Depending on the number of symptoms present, the opioid use disorder can range from mild to severe. Symptoms of opioid use disorder of hydrocodone include:

  • A strong desire to stop taking hydrocodone with an inability to decrease the use of the drug
  • Spending a significant amount of time obtaining hydrocodone, using the drug, and recovering from the use of the drug 
  • Continued use of hydrocodone despite the abuse of the drug causing problems in relationships or social settings
  • Neglecting priorities such as work, school, family, and friends in order to use hydrocodone 
  • Strong cravings or urges to take hydrocodone
  • Taking a higher dose or higher volume of the drug or using hydrocodone for a longer period of time than the medication is prescribed
  • Being unable to carry out daily tasks and responsibilities as a result of hydrocodone use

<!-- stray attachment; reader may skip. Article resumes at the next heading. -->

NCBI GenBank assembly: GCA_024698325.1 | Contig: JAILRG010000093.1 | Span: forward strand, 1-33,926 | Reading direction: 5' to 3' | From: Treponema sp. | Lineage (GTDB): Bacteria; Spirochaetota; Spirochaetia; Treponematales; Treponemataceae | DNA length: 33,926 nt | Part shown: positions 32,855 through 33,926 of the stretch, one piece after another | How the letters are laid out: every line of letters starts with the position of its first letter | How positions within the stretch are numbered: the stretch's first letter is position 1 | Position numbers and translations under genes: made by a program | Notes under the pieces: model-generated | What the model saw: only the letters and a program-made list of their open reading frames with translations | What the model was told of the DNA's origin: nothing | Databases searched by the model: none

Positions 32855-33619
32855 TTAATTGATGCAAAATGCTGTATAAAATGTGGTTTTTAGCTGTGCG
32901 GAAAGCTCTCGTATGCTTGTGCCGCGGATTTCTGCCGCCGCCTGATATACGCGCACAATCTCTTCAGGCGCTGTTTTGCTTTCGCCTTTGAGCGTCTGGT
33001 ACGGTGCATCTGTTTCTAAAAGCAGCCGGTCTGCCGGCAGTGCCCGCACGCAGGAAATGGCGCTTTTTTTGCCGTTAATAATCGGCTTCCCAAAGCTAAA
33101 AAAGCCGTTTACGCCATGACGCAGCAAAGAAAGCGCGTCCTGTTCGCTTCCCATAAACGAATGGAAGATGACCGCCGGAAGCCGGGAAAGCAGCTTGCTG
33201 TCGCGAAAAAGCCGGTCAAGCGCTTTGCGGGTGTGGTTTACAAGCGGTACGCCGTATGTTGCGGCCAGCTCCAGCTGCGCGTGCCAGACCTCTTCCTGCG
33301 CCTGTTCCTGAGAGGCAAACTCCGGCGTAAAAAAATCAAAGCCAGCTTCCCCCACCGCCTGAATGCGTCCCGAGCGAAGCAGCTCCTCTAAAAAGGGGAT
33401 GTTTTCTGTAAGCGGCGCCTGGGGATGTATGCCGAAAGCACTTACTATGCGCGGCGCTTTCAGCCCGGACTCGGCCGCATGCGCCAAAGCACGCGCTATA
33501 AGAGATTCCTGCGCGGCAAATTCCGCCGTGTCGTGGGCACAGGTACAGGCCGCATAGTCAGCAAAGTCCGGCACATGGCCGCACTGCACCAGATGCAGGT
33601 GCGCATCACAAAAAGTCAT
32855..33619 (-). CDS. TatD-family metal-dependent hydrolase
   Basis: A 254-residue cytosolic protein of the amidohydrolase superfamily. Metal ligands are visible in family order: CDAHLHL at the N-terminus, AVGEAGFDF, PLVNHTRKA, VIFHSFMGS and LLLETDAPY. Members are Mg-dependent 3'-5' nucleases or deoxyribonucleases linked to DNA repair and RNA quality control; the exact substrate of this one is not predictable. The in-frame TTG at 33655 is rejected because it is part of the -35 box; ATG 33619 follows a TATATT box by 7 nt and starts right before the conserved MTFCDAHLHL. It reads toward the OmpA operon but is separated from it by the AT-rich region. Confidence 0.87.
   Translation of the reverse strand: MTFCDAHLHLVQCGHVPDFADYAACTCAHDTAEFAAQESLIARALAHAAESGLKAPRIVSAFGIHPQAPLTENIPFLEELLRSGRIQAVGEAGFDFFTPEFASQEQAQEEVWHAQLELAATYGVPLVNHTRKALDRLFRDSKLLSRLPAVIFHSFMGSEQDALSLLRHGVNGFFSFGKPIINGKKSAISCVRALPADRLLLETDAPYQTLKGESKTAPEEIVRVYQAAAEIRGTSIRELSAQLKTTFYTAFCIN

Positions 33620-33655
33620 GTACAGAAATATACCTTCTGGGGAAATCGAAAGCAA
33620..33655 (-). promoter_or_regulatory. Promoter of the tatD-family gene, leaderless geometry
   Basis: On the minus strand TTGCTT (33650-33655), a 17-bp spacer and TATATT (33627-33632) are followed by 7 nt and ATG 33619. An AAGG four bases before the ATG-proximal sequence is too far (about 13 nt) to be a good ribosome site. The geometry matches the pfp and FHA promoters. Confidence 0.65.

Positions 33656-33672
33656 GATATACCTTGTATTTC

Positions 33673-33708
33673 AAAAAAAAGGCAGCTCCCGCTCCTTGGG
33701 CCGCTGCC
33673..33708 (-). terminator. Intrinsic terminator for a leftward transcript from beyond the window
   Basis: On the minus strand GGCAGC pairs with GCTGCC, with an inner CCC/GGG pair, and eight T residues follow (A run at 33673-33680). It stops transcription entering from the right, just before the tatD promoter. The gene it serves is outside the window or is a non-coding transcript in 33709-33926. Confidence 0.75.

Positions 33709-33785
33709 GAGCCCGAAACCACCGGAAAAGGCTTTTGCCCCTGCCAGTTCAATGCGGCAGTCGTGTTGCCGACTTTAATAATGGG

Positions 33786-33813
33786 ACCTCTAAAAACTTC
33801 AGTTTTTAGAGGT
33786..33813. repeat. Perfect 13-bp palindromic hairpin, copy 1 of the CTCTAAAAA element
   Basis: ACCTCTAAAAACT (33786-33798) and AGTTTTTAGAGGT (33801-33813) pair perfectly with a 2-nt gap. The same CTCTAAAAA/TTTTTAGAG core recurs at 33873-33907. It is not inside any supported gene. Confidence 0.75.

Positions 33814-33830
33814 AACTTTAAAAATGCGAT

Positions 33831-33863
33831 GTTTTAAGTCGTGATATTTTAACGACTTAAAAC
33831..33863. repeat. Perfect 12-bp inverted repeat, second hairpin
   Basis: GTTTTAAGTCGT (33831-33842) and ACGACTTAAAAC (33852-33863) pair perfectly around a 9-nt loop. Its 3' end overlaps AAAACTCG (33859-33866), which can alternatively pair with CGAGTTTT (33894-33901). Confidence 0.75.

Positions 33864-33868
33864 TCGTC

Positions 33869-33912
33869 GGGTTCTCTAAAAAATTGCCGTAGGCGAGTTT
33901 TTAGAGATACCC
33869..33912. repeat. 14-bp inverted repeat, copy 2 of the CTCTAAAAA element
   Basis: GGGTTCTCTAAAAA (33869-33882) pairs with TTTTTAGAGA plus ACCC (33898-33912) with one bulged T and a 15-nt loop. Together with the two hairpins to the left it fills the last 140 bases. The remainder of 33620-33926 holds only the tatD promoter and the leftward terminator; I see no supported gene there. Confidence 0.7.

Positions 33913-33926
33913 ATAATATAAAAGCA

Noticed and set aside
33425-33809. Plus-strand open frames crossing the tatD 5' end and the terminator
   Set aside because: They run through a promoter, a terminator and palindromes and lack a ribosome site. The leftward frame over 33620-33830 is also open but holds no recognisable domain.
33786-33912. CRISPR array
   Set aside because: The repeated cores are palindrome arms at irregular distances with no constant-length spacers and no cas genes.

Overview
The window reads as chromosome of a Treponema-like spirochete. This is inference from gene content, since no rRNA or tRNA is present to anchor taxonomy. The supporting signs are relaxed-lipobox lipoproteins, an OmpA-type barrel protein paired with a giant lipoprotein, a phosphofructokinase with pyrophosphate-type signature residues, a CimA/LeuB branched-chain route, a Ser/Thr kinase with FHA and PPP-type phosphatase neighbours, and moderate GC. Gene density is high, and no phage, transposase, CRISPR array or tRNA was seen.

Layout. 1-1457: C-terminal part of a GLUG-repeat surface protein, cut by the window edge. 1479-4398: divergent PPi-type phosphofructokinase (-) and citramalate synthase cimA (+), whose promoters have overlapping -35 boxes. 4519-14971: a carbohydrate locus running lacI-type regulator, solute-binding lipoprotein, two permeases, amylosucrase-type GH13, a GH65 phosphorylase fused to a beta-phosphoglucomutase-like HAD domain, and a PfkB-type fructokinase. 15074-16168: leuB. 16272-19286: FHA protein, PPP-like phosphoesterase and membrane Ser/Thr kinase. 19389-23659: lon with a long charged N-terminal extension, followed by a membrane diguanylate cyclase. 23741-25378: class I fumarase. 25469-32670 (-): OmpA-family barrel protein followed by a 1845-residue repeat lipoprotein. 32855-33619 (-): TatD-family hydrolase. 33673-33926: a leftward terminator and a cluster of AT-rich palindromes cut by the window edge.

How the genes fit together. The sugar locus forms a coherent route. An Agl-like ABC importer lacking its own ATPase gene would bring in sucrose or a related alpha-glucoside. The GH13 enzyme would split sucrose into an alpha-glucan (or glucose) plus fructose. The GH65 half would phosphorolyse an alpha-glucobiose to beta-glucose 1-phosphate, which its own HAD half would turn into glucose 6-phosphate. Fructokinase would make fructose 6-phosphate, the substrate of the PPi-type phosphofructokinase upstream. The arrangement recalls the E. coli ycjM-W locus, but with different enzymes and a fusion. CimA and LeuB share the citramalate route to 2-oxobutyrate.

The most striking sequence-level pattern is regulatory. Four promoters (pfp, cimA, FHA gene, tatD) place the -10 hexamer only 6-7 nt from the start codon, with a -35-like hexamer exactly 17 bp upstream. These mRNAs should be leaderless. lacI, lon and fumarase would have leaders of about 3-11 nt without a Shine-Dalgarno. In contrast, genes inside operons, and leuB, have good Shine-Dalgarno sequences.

• Continued use of hydrocodone even when use of the drug is causing a physical or psychological problem or making a physical or psychological problem worse
  • Continued use of hydrocodone even after becoming involved in dangerous situations while using the drug, such as having risky sex, driving under the influence, or other concerning behaviors
  • Developing a tolerance to hydrocodone and needing to use more of the drug to achieve the same effects
  • Withdrawal symptoms when the drug is stopped abruptly or slowly decreased over time

What are the signs of hydrocodone addiction?

Like all opioids, hydrocodone is associated with a significant risk of addiction, particularly in people who have previously struggled with substance abuse. Early signs of hydrocodone use include:

  • Constipation
  • Nausea
  • Drowsiness
  • Fatigue
  • Headache
  • Dry mouth
  • Dizziness

 Hydrocodone abuse has been associated with the following symptoms:

  • Anxiety
  • Depression
  • Nervousness
  • Seizures